Butcher’s Guide to Cutting the Meat Right Part 1 Pork Cuts

Anyone who is dead serious in getting into the meat business must learn the proper way of butchering.

Despite the presence of big-time meat shops in the Philippine key cities, the meat industry and its operations are still in the process of breaking away from its infant stage. Spices and Food Mix House (SFMH) Vice President and the renowned meat processing guru Lourdes S. Rivera agrees that unlike other well-developed countries in Asia and Europe, the meat industry in the country is still characterized by supply insufficiency, lenient implementation of regulations, unrestrained use of spices and ingredients and the very often mishandling of carcasses.

However, the National Meat Inspection Commission (NMCI), which looks after the meat industry and its operations, after replacing the Veterinary Inspection Board in 1972 — supervising and organizing slaughterhouses, meat establishments and meat inspection systems that operate across the country — has been responsible chiefly for bringing the yardstick of the meat shop operation standards to a cutting edge level.

Intensive Investment

Like other lines of businesses, there are opportunities in operating your own meat shop; Filipinos, after all, are meat lovers. But success in meat shop operation is rare and fleeting, unless undertaken seriously. There have been a great deal of hopefuls, but some owners, as Rivera had witnessed herself, easily feel trapped and unable to detach from the business when their shops don’t take triumphant flight.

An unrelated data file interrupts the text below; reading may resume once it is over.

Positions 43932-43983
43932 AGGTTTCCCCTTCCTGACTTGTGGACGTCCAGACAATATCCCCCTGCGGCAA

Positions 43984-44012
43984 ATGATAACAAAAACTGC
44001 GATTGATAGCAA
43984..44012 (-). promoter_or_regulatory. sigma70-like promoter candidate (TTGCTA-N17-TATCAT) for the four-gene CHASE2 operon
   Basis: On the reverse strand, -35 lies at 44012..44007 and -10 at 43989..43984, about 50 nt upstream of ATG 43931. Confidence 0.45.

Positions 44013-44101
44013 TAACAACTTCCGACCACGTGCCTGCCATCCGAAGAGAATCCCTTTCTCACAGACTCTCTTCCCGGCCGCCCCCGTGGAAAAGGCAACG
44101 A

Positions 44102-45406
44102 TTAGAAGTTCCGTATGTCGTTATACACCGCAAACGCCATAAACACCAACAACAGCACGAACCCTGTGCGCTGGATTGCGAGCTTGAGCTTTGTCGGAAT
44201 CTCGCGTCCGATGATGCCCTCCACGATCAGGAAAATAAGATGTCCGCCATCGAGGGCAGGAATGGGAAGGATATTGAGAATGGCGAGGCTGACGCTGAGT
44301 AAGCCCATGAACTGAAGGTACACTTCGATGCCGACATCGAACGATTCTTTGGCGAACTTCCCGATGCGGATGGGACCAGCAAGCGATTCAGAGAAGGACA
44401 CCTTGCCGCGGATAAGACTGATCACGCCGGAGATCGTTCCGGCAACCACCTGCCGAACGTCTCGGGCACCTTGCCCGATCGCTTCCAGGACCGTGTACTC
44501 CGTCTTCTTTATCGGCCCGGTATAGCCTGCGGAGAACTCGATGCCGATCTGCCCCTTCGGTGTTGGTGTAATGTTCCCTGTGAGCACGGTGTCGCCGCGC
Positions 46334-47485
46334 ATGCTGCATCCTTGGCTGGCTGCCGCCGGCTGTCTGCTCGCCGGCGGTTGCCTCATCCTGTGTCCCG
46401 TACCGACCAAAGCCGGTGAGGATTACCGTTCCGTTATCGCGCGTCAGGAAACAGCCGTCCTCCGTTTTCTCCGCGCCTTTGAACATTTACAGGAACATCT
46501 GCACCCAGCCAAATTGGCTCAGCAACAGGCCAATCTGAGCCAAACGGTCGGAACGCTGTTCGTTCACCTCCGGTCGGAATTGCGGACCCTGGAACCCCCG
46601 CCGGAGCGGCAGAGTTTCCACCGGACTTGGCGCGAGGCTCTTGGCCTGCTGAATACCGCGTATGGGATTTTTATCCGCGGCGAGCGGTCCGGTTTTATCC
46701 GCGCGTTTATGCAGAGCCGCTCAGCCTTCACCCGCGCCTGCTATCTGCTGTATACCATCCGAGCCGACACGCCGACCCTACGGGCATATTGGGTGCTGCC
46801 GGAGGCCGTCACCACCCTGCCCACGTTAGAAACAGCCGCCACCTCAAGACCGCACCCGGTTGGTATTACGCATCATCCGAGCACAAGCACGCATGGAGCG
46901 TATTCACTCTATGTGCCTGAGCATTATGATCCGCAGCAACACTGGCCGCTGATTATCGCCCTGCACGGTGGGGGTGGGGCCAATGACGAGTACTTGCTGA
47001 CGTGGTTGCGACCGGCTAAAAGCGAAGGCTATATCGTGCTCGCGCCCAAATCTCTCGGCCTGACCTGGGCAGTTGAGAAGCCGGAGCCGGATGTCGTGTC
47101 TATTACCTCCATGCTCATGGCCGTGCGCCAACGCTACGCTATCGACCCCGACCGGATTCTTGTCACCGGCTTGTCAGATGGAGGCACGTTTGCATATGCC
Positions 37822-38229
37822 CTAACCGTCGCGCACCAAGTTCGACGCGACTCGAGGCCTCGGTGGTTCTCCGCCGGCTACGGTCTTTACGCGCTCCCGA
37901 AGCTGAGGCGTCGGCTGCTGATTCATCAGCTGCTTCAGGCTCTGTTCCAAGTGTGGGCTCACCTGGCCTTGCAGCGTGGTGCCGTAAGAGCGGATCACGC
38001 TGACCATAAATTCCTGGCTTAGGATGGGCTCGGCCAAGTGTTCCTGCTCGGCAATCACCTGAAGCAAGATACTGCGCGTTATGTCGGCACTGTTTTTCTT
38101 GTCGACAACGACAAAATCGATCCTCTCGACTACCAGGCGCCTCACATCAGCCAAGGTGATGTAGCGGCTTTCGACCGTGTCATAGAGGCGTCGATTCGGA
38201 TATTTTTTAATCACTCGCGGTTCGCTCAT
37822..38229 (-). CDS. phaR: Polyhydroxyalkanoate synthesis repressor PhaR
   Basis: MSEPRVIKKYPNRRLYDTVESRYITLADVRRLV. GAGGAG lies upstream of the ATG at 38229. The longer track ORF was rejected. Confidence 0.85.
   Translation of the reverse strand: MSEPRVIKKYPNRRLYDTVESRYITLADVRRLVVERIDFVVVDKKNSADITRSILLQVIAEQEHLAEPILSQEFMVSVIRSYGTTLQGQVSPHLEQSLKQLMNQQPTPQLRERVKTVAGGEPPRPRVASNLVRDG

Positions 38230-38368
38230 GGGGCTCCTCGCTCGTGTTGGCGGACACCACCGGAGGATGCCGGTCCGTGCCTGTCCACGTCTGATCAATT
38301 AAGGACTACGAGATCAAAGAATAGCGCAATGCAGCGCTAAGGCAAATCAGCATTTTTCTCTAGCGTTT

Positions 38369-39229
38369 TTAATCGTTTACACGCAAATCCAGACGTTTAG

“It’s not as simple as others think and should not be taken lightly,” said Rivera, “The meat shop business is a labor and capital intensive investment.”

A specialty store as such that fabricates meat cuts from wholesome carcasses of pigs and cows, sells meat chilled or frozen and meet as close as possible certain standards set and prescribed by existing meat institutions it needs solid foundation of at least P500,000 to take wing. This consists of at least P200,000 worth of equipment like polysealers, meat thermometers, weighing scales, slices, grinders and the like; at least P50,000 for the monthly manpower wages and other fees like shop rental and supplies.

For Best Cutting Results

Meat quality is essential in keeping one’s meat shop in business. SFMH Dr. Gracia Flores said, “Consumers must and will check the color, texture, water loss, surface and marbling of what you will sell, so it’s most important to confirm the bacteria load, pesticide residues, fat content and other pathogenic germs carcasses may have when delivered.”

Exhausted, maltreated, thirsty and warm pre-slaughtered conditions of animals will cause what experts call PSE (pale, soft and exudative). This may be due to a severe drop in the carcass’ moisture, too high muscle temperature and the breakdown of muscle sugar glycogen (sugar) to lactic acid. On the other hand, if the moisture is too high and the muscle is tough, this may be what’s referred to as DFD (dark, firm and dry), which may be helpful for meat processing but is not when they’re for sale as fresh beef and pork cuts.